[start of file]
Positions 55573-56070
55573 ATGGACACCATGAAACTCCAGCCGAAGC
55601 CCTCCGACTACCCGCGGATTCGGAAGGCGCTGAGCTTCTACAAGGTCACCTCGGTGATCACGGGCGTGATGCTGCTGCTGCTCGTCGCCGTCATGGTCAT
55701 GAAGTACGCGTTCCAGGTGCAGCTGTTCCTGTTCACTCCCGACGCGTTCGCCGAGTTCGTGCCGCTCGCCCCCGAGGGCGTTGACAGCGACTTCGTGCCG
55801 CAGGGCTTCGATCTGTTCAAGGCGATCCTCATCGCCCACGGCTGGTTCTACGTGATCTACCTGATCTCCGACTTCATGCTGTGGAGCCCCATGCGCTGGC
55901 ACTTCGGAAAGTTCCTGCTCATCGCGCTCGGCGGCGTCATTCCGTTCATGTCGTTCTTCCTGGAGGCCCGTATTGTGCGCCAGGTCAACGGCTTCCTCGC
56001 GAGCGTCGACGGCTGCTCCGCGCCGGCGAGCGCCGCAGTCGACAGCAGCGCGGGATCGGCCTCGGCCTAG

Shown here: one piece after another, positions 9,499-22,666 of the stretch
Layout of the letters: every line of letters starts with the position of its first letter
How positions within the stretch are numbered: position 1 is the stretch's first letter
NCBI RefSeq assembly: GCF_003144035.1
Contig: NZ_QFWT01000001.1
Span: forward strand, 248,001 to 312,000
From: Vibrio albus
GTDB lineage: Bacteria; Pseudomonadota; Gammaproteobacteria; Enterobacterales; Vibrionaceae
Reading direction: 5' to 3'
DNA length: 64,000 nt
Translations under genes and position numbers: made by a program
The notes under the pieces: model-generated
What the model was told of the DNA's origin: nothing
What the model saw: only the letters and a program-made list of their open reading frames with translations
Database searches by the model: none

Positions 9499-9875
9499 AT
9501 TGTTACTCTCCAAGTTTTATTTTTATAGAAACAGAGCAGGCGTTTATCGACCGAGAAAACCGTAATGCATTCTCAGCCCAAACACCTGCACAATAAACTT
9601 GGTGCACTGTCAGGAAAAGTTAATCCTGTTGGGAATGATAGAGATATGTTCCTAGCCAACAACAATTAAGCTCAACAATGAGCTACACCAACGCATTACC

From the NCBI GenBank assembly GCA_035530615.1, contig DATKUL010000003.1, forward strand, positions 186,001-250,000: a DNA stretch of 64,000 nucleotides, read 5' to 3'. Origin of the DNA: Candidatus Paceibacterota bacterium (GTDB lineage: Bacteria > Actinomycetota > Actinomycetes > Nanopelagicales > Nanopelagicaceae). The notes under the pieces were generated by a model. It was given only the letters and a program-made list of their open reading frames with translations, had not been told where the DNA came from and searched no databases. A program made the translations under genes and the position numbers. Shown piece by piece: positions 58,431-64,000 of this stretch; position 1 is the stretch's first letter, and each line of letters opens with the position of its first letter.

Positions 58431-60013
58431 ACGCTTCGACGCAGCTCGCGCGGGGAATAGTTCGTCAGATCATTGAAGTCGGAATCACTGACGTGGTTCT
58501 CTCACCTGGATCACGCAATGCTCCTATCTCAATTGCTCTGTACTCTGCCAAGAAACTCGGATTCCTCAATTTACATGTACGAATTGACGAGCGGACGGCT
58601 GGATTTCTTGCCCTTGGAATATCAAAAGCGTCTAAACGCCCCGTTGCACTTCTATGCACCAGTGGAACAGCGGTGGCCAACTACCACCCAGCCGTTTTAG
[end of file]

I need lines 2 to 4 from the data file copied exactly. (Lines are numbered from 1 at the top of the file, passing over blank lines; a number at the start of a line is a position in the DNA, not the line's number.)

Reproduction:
55573 ATGGACACCATGAAACTCCAGCCGAAGC
55601 CCTCCGACTACCCGCGGATTCGGAAGGCGCTGAGCTTCTACAAGGTCACCTCGGTGATCACGGGCGTGATGCTGCTGCTGCTCGTCGCCGTCATGGTCAT
55701 GAAGTACGCGTTCCAGGTGCAGCTGTTCCTGTTCACTCCCGACGCGTTCGCCGAGTTCGTGCCGCTCGCCCCCGAGGGCGTTGACAGCGACTTCGTGCCG